The Rajasthan Royals have never repeated the success of the Warne season.
In retrospect, Warne could be seen as a kind of inspirational Ted Lasso figure, evoking a miracle, which alone could have compensated for some of his failures.
In recent days, gone at 52, his generosity and love for his children have dominated the coverage of his life, the larrikin aside.
And with NSW and Queensland facing yet another disaster – flooding – it is recalled that in 2020 he auctioned off to benefit bushfire victims his most prized possession, the baggy green cap that distinguished him as as Australian Test Player.
Because it was Warne’s baggy green, it cost just over a million dollars.
There is no entirely satisfactory definition of the Australian larrikin, of course, let alone certainty as to who will have the word stamped on them in a way that will vault them to enduring legendary status.
They come in all forms, and they are not all men.
Dawn Fraser, one of the greatest swimming competitors of all time, became a hardened larrikin when the Amateur Swimming Union of Australia banned her for 10 years. It was alleged that she slashed a flag during late night hijinks at the 1964 Tokyo Olympics.
It was an excuse: the swimming union just couldn’t stand his individualism, which made fans love him more.
Larrikinism does not always last. Fraser later diminished his reputation by attacking the bratty behavior of tennis players Nick Kyrgios and Bernard Tomic saying “they should go back to where their parents came from”. She later apologized for the racist comment.
Graham Kennedy was certainly a larrikin at Melbourne TV, particularly when he let loose with his infamous ‘crow call’ in 1975 which landed him in hot water with the broadcast control committee.
The following week, Kennedy – who, like Warne, was known as “the king” – invited the public to imitate the call “faaark”. This barred him from performing live. By including his audience in his villainy, it guaranteed him a lasting membership in the larrikin brigade.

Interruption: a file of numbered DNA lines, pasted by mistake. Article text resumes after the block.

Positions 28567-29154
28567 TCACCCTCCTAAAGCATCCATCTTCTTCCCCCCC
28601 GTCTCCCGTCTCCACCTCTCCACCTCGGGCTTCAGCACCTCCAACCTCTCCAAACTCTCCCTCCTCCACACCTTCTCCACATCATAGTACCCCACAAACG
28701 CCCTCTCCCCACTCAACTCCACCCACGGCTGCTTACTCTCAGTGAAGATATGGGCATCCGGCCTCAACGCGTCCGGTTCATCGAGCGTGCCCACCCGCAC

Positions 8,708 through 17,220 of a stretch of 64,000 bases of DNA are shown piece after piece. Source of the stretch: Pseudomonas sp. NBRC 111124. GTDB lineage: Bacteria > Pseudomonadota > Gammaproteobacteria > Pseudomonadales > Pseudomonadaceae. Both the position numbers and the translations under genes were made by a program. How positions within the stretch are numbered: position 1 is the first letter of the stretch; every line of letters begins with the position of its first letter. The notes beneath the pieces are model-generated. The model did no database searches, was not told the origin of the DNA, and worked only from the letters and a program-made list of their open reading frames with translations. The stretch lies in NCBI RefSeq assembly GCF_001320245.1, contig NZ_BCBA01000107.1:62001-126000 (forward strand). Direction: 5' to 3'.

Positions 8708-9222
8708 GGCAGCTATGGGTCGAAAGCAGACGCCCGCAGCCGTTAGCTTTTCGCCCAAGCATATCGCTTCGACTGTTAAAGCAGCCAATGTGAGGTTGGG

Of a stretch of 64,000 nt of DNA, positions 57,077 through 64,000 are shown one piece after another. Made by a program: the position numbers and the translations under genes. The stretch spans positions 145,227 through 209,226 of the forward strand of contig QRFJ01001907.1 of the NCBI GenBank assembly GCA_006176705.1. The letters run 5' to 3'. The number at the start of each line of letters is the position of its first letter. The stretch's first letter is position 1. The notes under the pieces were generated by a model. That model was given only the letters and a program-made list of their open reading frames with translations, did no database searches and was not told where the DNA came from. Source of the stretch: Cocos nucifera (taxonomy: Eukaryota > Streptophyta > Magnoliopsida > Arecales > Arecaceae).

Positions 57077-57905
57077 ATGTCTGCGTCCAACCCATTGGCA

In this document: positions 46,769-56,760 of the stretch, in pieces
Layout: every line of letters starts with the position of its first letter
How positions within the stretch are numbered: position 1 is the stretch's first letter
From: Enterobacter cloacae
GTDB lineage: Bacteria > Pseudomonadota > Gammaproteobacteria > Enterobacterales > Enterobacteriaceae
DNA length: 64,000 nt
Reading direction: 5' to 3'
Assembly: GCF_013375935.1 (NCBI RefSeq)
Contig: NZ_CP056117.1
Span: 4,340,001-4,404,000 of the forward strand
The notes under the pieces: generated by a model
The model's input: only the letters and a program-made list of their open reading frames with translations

Legendary Australian satirist Barry Humphries invented a form of proxy larrikinism by creating larrikin characters, in particular Barry McKenzie, nephew of Edna Everage, ignorant, gluttonous Foster and chundering.
Critics hated it, but Bazza McKenzie proved so popular with ordinary Australians that Gough Whitlam launched into larkinism when appearing in the 1974 film. Barry Mckenzie Holds Upwhere the Prime Minister invested Edna with her femininity.
Whitlam, however, always seemed a bit too cerebral and superior to be deemed a larrikin.
And there, perhaps, is a clue. The Larrikins cannot be deemed too condescending or too noble, as amazing as their gifts are.
Humphries himself discovered just how fleeting adulation can be when in 2019 the Melbourne Comedy Festival decided to drop his name from its premier comedy award, formerly known as the Barry Award. His derogatory comments about transgender people (“a fad”) were deemed transphobic.
And there is another clue. If future larrikins are to be hoisted to the pedestal of legend and remain there, they will have to pay more attention to contemporary mores.
Things have changed a lot since the heyday of Bob Hawke and Shane Warne. And they are sure to keep moving.